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Experiencing fintech at SXSW

International cast of players descends on Austin, Texas

Fintech has become a bigger part of the annual SXSW festival in Austin, Texas, as discovered by Amrita Vir, above, one of our Next Voices bloggers. Fintech has become a bigger part of the annual SXSW festival in Austin, Texas, as discovered by Amrita Vir, above, one of our Next Voices bloggers.

Last month, I had the opportunity to attend SXSW in Austin, Texas, as part of my fintech startup’s foray into more mainstream conferences, as opposed to the #fintech #emergingmarkets # financialinclusion conferences that we have been accustomed to attending.

My boss saw SXSW (colloquially,"South By Southwest," or "South By"), as an opportunity to broaden our company’s focus and gain more visibility among the broader, more eclectic technology community. This was my first time attending the Interactive part of SXSW, the track focused on technology, rather than the more archetypal festival tracks of Film and Music.

SXSW’s Interactive track

The Interactive part of the event lasted for six days and nights, with speakers ranging from politicians, tech gurus, and non-profit changemakers. There were panel discussions on “intersectionality” in tech; hackathons on the future of work; free food and music sponsored by country governments; and even art exhibits and meditation rooms when I needed an escape from the chaos of downtown Austin.

The diversity of speakers and attendees was vast, but everyone was eager to get involved and connect unexpected dots.

Of course, I was there to delve into the newest innovations in fintech, so I used SXSW’s scheduling tool to come up with an ambitious list of events that I was determined to attend. The reality was that there were so many events happening in so many different places at the same time that there was no way that I would have been able to attend most of the sessions in which I was interested. However, I was able to attend quite a few sessions that highlighted some of the themes of SXSW summarized below.

“Innovation Lessons From Fintech Frontlines”

This panel was misnamed, in my view. Instead of featuring bleeding edge technological innovations, it featured a set of individuals who came from tech and are now working in more corporate environments. The speakers focused on a few key themes on how big financial institutions struggle to keep up with startups, both on product and process levels.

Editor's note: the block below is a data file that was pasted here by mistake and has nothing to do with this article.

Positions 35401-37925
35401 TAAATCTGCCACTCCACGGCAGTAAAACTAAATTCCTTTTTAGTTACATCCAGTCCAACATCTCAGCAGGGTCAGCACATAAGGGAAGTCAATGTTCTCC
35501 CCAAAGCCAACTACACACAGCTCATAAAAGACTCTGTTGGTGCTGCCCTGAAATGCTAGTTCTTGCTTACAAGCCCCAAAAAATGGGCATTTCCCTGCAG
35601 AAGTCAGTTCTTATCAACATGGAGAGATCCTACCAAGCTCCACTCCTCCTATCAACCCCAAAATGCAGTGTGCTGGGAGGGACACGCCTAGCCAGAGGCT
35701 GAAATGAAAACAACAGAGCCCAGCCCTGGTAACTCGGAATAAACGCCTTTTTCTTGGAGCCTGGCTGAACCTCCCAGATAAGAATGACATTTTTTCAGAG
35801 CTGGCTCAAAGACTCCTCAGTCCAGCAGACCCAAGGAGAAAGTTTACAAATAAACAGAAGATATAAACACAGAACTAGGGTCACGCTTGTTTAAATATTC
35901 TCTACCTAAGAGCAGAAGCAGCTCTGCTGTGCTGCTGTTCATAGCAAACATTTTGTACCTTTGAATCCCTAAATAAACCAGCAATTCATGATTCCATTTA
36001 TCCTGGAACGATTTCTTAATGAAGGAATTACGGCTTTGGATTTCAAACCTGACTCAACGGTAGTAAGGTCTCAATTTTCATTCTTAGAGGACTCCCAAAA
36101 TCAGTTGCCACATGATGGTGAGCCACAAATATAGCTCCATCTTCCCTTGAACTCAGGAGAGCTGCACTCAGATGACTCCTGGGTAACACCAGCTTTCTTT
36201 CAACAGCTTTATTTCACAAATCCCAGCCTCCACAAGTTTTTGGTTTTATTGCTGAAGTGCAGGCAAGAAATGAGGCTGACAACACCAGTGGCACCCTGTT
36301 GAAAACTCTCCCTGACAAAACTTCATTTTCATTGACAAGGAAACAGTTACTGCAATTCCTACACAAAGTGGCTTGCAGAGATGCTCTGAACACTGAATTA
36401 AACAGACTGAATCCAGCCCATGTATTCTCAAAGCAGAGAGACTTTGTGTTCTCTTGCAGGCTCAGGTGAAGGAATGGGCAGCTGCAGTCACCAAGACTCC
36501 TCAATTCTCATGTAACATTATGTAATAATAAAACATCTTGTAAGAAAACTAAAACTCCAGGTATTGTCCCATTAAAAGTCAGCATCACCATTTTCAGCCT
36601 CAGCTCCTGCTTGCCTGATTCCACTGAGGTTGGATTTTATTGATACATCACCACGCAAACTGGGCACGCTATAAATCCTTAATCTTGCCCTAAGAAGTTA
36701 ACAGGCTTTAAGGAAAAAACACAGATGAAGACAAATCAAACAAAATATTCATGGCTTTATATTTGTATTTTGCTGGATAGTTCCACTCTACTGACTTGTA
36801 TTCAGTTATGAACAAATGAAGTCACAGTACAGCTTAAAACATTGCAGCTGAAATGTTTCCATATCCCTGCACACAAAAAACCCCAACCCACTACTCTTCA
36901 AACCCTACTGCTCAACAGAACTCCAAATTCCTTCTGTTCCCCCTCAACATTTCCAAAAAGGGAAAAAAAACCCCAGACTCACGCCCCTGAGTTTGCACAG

The speakers talked about pervasive “tech debt,” or big financial institutions struggling to upgrade their technological infrastructure for the long-term while also optimizing for continuing operations. They touched on startups “leapfrogging” financial institutions because they actually listen to their customers to align expectations and reality.

The panelists also talked about “burning platform” tactics used at banks to chase after the next shiny fintech trend—and how this practice is actually corrosive to customer loyalty. They concurred that innovation should be folded into every employee’s job description.

So there were dual messages here. For many of the startups in the room, this session probably made them happy not to be constrained by old-school bureaucratic structures and decisionmaking processes. Similarly, “bankers” in the audience found themselves suddenly aware of the importance of internal processes rather than simple technological innovation.

“Banking Disrupted: The Fintech Opportunity”

As a stark contrast to the first panel, this session featured an array of individuals from across the fintech spectrum, including insurance, financial health, and fintech investing. This panel discussed challenges not just for fintech startups, but for the entire financial services industry.

The panel touched on how banks and regulators are fundamentally disconnected from their customers and the role of front-end UX (user experience) in building customer trust. Panelists encouraged fintechs to pay attention to compliance, especially as tech companies are seen as increasingly responsible for the well-being of their end-users. There was also a major theme around financial health of Americans and how incremental innovations in insurance and payments could have a huge social impact.

This panel was much more geared towards Millennials and the diverse set of opportunities and challenges that this generation cares about when assessing not just a singular financial product, but an entire industry. The focus was not simply earning more revenue or beating out the competition, but how we solve fundamental problems through a plurality of methods.

Capital One House at Antone’s

I was impressed to see one of the big banks in the mainstream program of SXSW, rather than just participating on panels or hosting free events. Capital One rented out the well-known Antone’s blues club for four full days, where they held a series of events focused not only on Capital One’s fintech innovations but also an array of topical areas.

Panels included the expected “How Can I Control My Credit Card Footprint” and “The Future of Credit for Business Owners,” as well as some unexpected, thought-provoking, and intersectional panels like “Become a Machine Learning Expert in Under an Hour”, “Elevating Blacks in Tech”, and “Designing with Humanity.”


I attended a panel that discussed Capital One’s new chatbot, Eno, which was originally created as a financial rival to Alexa and Siri.

However, Capital One’s AI and Design teams talked about how Eno could actually be the world’s first “disposable” credit card company that protects customers against fraud by creating unique virtual credit card numbers for each customer’s vendors or transactions. The design strives for a seamless customer experience across digital platforms that hopes to deliver more financial transparency to consumers.